180 Degrees of 24 Years

Astronomy

I think I have just seen a fast radio burst. It wasn’t there a moment before. A first magnitude star, between Canopus and the LMC, it could have been delta-Dorado but it was bright, as bright as Sirius, -1.5 at least, and not in motion as a flaring satellite would, but fixed, like a star flaring up and then fading.

I didn’t know what it was, I glanced up-right toards Achernar to get my bearings and back again only to see it fading quickly, in a second or two it had gone. I was quite surprised, even disoriented by this and wondered absurdly if Canopus had gone behind a cloud, even though Canopus was still there near to the left and there was no cloud but Magellan’s.

I stared at the spot for long seconds, seeing delta-Dorado more or less where it had been, but nothing else. I racked my brains for a coherent idea about suddenly seeing something flare; like a supernova, but I know they last days, not seconds. What had I just seen? Not in motion, fixed, white, star-bright.

I stood there for a good five minutes, staring at the same spot, wondering if I’d been looking at Canopus after all, but the spot I had been looking at was there in Dorado and I had a vivid image of it in my mind: it had faded from nearly the first instant of my seeing it. I had not seen it brighten but must have noticed it immediately as I was looking roughly in that direction. There it was, then immediately fading. I could still see it happening every time I thought of this. I grew more amazed, stood there measuring its position near enough with my hands, but had to admit I could fix no better position than that it was “near d-Dorado”.

I went inside, told my wife, googled “supernova Dorado” and wasted some minutes in which I forgot to note anywhere near the exact time of the event. Aghast, I looked at the clock and worked backwards roughly twenty minutes to 10:30 PM. No better than 2 degree and half hour accuracy, damn, damn.

How do I find out if there’s been a supernova in Dorado? A… what, a fast supernova?

I had never heard of fast radio bursts, or FRB’s. I’m an amateur astronomer, and they’re pretty new. FRB’s are a type of deep sky object, discovered only in 2007, and usually detectable only by their distinctive radio signal, a descending tone through a wide range of frequencies. The actual radio burst is theorised to be only a few milliseconds long, but the distances are so enormous that the time dilation brings that down to the kind of sound a human could produce, a short, 1 – 2 second down-whistle: https://astronomynow.com/2016/11/15/fast-radio-bursts-born-in-cosmic-cataclysms/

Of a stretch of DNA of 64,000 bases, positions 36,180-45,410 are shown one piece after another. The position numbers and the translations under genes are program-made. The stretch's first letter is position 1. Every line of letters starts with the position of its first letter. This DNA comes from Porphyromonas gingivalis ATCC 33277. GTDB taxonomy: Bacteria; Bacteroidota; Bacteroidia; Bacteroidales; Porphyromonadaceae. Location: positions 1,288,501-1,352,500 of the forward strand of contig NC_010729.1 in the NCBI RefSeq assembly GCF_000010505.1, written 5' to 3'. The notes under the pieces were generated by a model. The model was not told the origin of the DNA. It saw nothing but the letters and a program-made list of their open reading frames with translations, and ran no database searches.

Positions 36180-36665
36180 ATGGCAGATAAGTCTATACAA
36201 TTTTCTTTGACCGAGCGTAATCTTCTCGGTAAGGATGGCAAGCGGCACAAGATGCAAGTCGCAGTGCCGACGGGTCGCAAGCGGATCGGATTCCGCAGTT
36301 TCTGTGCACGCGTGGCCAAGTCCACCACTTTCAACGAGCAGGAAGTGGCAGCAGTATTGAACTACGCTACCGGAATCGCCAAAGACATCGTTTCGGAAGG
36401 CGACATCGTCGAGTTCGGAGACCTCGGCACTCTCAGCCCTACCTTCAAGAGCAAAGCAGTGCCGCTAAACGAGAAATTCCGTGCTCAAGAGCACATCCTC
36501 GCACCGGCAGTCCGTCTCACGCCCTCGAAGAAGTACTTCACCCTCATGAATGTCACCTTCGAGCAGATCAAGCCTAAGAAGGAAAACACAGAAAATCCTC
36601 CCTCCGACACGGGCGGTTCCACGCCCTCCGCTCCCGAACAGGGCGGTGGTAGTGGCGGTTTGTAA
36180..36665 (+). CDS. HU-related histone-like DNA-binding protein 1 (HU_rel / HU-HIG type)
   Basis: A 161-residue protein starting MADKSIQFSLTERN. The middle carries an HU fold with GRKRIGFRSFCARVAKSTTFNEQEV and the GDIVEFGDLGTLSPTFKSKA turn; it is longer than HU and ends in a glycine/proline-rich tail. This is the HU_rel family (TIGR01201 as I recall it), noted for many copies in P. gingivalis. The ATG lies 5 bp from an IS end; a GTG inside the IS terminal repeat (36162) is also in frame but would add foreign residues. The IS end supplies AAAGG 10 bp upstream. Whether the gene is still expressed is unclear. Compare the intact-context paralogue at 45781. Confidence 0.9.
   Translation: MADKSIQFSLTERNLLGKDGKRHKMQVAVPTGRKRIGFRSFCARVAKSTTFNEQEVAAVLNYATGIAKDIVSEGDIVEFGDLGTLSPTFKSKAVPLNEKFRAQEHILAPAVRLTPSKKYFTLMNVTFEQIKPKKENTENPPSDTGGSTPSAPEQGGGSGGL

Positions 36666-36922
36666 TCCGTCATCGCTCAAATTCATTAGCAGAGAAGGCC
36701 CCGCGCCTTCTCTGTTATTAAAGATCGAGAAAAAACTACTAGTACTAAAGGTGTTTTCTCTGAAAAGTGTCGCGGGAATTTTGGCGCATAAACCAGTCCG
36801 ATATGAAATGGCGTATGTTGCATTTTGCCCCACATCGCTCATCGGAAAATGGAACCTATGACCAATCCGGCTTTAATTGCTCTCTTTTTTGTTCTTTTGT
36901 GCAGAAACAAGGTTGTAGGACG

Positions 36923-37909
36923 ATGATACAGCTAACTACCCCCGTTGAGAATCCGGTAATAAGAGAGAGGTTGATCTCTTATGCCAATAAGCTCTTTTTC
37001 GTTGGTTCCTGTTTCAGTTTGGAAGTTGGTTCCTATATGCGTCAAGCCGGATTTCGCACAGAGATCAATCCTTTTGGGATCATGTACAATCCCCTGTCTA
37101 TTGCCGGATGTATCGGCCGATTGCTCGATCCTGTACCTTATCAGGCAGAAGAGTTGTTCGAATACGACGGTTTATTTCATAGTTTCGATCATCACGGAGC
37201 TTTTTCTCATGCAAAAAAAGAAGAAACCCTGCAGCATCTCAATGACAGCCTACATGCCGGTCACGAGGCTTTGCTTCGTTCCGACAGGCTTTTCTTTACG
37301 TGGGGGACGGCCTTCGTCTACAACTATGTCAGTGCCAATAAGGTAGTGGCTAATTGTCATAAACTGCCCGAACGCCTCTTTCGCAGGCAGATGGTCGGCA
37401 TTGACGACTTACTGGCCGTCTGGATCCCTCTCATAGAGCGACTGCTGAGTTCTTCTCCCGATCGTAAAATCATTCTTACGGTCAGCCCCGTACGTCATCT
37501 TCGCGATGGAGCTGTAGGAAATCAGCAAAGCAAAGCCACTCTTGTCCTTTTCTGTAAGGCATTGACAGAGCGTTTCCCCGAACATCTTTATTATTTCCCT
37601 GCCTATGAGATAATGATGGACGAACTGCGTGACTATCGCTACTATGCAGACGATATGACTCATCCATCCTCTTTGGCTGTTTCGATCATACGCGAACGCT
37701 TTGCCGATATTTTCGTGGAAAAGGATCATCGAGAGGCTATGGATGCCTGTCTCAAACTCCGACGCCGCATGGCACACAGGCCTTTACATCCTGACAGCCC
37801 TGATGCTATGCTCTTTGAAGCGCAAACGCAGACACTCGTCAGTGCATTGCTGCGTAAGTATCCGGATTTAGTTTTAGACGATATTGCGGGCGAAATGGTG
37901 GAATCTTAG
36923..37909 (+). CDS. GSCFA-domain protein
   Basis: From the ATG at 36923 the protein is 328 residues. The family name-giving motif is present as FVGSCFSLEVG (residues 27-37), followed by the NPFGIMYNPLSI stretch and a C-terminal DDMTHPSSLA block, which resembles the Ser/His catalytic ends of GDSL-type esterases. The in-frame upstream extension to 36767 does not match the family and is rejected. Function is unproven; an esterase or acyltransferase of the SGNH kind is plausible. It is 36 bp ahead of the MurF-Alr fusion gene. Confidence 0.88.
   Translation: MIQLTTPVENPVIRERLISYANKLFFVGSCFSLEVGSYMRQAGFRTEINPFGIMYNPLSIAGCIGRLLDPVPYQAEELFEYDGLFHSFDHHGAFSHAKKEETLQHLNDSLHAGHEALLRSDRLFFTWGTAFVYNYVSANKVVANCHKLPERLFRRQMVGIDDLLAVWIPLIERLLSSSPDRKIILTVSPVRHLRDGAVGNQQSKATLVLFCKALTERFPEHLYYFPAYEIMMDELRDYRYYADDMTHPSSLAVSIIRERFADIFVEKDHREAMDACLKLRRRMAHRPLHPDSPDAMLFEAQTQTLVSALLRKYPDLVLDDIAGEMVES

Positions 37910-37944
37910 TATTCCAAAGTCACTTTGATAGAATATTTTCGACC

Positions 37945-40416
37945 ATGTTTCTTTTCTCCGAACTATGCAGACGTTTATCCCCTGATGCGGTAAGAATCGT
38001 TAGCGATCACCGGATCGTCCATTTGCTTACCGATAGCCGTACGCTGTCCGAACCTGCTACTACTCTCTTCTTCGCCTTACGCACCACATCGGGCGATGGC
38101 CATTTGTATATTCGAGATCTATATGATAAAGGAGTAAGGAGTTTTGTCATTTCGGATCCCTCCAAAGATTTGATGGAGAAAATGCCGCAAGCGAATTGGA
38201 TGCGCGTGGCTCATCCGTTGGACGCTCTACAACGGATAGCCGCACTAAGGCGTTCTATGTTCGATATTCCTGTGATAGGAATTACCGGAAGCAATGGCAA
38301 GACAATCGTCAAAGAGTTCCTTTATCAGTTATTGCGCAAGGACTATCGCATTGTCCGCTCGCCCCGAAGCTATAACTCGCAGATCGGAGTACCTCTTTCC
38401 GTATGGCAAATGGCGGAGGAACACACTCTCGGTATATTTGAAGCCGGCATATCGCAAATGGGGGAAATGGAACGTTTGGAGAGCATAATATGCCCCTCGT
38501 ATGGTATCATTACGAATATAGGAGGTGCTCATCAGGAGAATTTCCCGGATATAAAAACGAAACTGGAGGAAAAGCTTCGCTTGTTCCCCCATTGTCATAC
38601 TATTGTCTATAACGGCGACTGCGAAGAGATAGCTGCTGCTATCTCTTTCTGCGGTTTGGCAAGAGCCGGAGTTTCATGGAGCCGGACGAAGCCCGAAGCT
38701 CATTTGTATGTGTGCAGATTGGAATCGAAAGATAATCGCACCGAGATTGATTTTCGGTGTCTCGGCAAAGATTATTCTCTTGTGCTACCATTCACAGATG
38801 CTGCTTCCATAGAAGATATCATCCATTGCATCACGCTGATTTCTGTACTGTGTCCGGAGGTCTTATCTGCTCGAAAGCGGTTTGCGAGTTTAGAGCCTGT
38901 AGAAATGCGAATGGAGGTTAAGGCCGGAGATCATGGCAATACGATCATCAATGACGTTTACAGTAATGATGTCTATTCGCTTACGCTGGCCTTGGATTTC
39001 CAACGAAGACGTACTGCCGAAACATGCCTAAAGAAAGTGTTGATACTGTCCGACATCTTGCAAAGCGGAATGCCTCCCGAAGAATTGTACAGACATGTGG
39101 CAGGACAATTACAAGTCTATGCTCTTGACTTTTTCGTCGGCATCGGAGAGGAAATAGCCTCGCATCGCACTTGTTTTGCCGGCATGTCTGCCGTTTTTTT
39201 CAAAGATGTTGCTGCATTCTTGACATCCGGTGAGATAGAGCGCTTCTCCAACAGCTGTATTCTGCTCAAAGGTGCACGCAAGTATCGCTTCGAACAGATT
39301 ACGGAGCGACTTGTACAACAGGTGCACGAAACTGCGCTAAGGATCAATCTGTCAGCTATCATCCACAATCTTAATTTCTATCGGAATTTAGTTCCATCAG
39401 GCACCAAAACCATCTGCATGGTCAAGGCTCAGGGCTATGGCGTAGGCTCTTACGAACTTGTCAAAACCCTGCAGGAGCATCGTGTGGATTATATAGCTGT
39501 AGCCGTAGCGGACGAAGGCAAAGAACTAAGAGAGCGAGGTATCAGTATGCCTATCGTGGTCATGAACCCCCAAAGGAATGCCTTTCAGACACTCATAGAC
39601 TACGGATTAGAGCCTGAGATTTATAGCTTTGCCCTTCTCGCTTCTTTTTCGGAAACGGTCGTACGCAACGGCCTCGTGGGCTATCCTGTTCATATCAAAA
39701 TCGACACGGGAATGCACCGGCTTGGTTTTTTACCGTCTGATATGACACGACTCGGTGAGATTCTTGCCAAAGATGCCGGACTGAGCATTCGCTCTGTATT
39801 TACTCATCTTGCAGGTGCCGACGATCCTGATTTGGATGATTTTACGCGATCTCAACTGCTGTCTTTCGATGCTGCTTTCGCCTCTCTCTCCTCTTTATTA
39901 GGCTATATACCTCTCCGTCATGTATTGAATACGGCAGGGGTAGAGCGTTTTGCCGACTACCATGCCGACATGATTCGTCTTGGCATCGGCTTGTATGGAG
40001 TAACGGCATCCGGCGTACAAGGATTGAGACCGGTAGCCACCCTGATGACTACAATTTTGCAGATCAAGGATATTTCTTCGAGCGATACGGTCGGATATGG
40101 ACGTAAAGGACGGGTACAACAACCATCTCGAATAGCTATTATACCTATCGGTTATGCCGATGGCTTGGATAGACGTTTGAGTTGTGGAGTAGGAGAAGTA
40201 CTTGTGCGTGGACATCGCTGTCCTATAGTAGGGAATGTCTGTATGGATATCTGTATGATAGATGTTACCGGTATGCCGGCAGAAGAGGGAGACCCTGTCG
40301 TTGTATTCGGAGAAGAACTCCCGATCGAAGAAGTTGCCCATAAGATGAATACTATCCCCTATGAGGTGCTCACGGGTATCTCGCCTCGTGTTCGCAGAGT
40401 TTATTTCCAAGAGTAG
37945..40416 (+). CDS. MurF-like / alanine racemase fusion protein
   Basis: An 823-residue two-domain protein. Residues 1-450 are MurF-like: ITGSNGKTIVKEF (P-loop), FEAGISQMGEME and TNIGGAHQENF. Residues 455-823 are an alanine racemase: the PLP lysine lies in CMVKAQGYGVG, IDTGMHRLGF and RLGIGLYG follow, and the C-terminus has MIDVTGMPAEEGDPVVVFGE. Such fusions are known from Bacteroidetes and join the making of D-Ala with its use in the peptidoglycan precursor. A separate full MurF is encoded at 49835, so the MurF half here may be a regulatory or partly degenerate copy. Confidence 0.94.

I saw that sound! That is exactly the impression of what I saw, a rapid, 1 – 2 second descent into dimness. Bright, white, star-like, fading like that descending tone. No change in colour, just white becoming faint, then nothing.

I have just done this burst of research to try to decide if I am insane, and written this blog post to confirm my observation with a date-time stamp. I find there’s a reference naming system for these things, of which only about 2000 have been discovered. They’re named FRB YYMMDD so that was FRB 161124 at 10:30PM I saw in Dorado, RA:Dec 66o:5h40m. They are apparently very frequent and are being detected more often now as we learn to find them. We have measured the distances but have never seen any visual counterpart of the radio signal.

Yesterday now as it’s gone midnight, I may have seen the first visible evidence of an FRB. I know how to look this up and find out. I have its name. If no one’s on the job in CSIRO tonight, I have probably been the first to give the event its name.

https://www.obspm.fr/spip.php?page=imprimer&id_article=2998&lang=fr
https://www.ras.org.uk/news-and-press/2578-cosmic-radio-burst-caught-red-handed
http://www.csiro.au/en/News/News-releases/2016/Solved-First-distance-to-a-fast-radio-burst

Next day, I contacted Simon Johnston head of Astrophysics in CSIRO:

Dear Simon,

Would you be able to confirm an observation of a fast radio burst at RA:Dec -65o40′:5h40m at about 10:30 PM last night, 24/11/16 AEST?
I am able to describe its visual appearance, if it actually occurred.

Regards, Dr Mike Evans
> University of New England
> Physics and Electronics

Hi Mike,

The Parkes telescope wasn’t looking for FRBs last night unfortunately.
In any case our field of view is very small (about 1/2 a square degree
on the sky) so the chances that we would be pointing in any given
directions are very small.

Was what you saw atmospheric? Some sort of meteor? Or was it just
a brief flash of light?
Cheers Simon

 

I don’t know that there’s much more I can do. There’s a catalogue of FRB’s but I’m not sure if it’s being updated. I can ask around science agencies worldwide if anyone picked up an FRB that night, but I don’t know. That thing was too bright to be in another galaxy, but if it was relatively nearby it doesn’t explain the time dilation. David Lamb suggested it might have been a meteorite coming straight towards me, but I’ve seen those things at intermediate sizes and they flare fiery colours. This was not atmospheric.

…It was a white star-like object that was not there a moment before, then a rapid fade to nothing over no more than 2 seconds. Did not appear atmospheric, it was radiant white. There was no change in visual appearance, no colour change or bursts, just a smooth fade of white star light…

So I suppose I’ll be wondering about this for the rest of my life.

 

 

 

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